The Irish banking sector can be partitioned between domestically-focused banks and internationally-focused banks. The domestic sector continues the process of repair and recovery. Sustained progress has been made. Banks operating in Ireland are much better capitalised and have more stable funding models, but there remains more to do. The international banking sector is also continuing to evolve. Having shrunk materially in the aftermath of the crisis, it is starting to expand again and this trend may be reinforced by Brexit.

The aggregate total assets of the domestically-focused banks stood at €274 billion in Q3 2016, down 7 percent on the previous year. This contraction reflects the fact that asset disposals and loan redemptions more than offset increases in new lending.

Non-Performing Loans (NPLs)

Irish banks continue to work out non-performing loans and much progress has been made. Indeed, Irish banks are somewhat ahead of European banks in addressing these issues. In absolute terms, NPLs have declined by just over €48.5bn or 57 percent since their peak in 2013, now representing 17.3 percent of all loans. Although decreasing - due in large part to a range of intensive supervisory actions, progress within institutions, as well as the improving economy - the outstanding numbers remain high both in absolute and relative terms. Retail mortgages are the largest component of total NPLs, accounting for 57 percent, and are falling more slowly than other categories, despite the clear momentum in their reduction. SME/Corporate loans represent 17 percent of NPLs, Commercial Real Estate (CRE) loans amount to 22 percent, and consumer loans account for approximately 3 percent of total NPLs.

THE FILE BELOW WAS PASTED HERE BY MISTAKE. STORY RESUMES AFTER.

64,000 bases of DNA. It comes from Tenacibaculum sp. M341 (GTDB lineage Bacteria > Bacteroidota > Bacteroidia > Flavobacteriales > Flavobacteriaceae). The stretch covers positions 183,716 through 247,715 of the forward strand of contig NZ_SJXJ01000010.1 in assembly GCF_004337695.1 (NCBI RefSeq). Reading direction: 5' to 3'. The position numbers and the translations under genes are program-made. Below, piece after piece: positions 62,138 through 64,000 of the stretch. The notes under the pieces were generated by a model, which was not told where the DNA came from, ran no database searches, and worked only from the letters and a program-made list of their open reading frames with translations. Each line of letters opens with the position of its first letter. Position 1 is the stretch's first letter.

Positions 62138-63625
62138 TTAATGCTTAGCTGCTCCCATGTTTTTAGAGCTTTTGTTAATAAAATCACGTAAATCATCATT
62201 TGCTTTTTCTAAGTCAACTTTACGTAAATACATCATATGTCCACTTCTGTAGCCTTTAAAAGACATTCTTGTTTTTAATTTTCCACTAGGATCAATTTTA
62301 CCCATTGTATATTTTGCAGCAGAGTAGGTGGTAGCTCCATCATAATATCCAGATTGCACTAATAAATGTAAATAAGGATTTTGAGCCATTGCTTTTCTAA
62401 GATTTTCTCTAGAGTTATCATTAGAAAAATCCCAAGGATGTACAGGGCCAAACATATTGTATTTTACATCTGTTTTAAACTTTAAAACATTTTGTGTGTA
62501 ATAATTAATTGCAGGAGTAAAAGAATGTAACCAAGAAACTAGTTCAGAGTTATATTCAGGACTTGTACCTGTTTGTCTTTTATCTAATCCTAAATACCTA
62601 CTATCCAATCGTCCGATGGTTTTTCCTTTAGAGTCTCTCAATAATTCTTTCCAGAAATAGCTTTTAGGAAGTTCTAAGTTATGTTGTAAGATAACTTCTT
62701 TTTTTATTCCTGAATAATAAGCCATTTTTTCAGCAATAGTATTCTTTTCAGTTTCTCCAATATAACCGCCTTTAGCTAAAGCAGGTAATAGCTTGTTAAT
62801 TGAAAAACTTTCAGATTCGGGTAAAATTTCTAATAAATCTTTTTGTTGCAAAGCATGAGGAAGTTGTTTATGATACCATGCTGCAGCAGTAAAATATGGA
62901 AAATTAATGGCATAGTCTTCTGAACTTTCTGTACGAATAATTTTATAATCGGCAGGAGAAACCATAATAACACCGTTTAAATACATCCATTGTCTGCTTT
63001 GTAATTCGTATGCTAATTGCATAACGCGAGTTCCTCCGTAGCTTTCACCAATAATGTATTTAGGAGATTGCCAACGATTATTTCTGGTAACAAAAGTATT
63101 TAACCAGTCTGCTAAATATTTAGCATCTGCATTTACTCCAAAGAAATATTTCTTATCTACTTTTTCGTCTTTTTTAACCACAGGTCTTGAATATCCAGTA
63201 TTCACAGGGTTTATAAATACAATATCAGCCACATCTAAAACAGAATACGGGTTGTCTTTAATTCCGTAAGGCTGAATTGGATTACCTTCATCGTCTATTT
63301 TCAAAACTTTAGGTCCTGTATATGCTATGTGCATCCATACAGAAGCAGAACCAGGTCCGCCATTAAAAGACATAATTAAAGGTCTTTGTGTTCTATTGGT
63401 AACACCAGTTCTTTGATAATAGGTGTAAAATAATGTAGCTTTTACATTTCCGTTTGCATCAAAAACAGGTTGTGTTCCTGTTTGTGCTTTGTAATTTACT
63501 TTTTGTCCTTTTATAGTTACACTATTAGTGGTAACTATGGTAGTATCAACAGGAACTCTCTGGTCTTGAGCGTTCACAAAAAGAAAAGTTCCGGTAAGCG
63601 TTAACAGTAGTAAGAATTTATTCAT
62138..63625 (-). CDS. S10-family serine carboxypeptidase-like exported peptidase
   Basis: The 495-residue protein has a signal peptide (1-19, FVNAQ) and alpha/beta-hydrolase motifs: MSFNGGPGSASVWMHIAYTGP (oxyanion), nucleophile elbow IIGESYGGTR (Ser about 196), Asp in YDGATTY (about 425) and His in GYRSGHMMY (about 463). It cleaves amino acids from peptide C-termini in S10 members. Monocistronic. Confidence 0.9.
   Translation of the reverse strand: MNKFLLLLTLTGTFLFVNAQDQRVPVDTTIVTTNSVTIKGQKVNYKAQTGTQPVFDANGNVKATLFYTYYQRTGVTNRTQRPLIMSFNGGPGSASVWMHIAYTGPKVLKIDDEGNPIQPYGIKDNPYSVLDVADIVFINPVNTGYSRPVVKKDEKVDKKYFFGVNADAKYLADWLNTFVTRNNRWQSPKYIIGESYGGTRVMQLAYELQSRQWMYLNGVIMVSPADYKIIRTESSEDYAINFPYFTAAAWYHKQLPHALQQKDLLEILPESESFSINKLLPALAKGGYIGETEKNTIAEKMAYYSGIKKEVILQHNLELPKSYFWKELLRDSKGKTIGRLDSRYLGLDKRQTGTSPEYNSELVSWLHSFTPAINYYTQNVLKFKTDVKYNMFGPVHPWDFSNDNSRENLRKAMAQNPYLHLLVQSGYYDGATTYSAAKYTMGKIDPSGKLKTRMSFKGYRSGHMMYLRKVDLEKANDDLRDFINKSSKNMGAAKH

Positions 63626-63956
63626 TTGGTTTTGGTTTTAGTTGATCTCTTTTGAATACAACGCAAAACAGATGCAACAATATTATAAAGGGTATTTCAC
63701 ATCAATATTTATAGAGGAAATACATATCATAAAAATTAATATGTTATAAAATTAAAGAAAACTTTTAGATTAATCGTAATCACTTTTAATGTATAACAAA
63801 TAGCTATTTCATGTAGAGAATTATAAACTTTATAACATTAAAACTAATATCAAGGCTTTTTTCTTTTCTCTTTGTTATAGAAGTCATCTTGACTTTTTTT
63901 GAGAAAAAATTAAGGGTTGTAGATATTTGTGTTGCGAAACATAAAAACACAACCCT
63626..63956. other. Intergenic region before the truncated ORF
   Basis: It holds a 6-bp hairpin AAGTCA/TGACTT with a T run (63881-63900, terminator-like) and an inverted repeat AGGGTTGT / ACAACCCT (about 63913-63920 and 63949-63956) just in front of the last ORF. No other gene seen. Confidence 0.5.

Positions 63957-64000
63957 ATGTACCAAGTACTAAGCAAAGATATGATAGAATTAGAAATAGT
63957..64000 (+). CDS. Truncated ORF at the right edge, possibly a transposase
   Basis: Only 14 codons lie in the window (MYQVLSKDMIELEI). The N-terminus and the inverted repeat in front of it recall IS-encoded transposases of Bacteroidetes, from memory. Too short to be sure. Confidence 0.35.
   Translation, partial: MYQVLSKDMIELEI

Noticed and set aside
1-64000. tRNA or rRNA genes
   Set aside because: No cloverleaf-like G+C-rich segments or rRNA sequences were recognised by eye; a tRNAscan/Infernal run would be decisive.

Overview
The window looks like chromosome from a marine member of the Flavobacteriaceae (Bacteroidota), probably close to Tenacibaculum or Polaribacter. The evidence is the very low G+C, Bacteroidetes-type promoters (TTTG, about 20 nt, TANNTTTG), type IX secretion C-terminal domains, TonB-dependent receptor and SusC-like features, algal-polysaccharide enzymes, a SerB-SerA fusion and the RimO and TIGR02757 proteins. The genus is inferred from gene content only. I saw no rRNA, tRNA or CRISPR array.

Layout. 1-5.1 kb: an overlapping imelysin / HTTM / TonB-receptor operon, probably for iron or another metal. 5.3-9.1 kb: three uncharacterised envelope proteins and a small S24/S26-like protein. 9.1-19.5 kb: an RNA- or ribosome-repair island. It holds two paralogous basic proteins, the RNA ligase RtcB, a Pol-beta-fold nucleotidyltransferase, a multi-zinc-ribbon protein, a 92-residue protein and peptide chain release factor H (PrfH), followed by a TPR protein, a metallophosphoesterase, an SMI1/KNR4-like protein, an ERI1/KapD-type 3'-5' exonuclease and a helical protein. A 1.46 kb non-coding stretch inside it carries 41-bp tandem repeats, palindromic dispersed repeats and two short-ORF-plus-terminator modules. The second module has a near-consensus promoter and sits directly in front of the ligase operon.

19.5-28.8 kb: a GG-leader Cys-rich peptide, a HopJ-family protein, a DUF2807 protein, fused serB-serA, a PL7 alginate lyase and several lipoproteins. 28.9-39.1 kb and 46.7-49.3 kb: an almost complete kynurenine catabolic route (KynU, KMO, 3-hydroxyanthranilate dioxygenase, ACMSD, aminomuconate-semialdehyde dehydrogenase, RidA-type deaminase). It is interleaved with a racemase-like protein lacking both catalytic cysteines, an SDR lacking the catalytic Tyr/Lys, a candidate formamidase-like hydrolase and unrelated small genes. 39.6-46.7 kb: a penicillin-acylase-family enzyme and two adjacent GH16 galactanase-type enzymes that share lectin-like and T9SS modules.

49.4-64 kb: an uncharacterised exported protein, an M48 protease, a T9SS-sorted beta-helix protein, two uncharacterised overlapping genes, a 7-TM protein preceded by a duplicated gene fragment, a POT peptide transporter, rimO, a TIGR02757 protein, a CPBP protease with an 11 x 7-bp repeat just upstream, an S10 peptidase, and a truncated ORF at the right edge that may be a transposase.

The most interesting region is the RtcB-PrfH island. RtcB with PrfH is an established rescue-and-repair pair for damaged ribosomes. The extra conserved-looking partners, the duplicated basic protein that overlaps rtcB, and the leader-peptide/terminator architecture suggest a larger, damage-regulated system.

Main Challenges

Although the domestically-active banks in Ireland have continued to recover, significant risks remain on the horizon. All have relatively concentrated business models, focused primarily on Ireland and to some extent the UK. This makes them especially vulnerable to any shocks affecting the Irish economy.

Legacy issues also remain material. This is particularly evident with regard to NPLs, but also in the need for significant investment in IT and data infrastructure, where investment has not been sufficient in recent years.

The long-term sustainability of the business models of the banks, and therefore their ability to intermediate effectively, depends on their ability to generate sufficient net income to meet regulatory obligations and support intermediation. To date, there has been a mixed performance: some banks are still contracting, while others are growing slowly in certain areas like consumer lending or fixed-rate mortgages. This is reflected in recurring pre-provision net revenue remaining unsustainably low for some banks. This is driven, in part, by institution-specific challenges; part is also due to aggregate trends as their main customers – households and firms – are in aggregate continuing to pay down debt, which should be welcomed from a financial stability perspective.

In keeping with our supervisory priorities, it remains critical that banks manage risks prudently, price credit risk sustainably, and remuneration and incentive structures are appropriately governed to support a resilient business model going forward.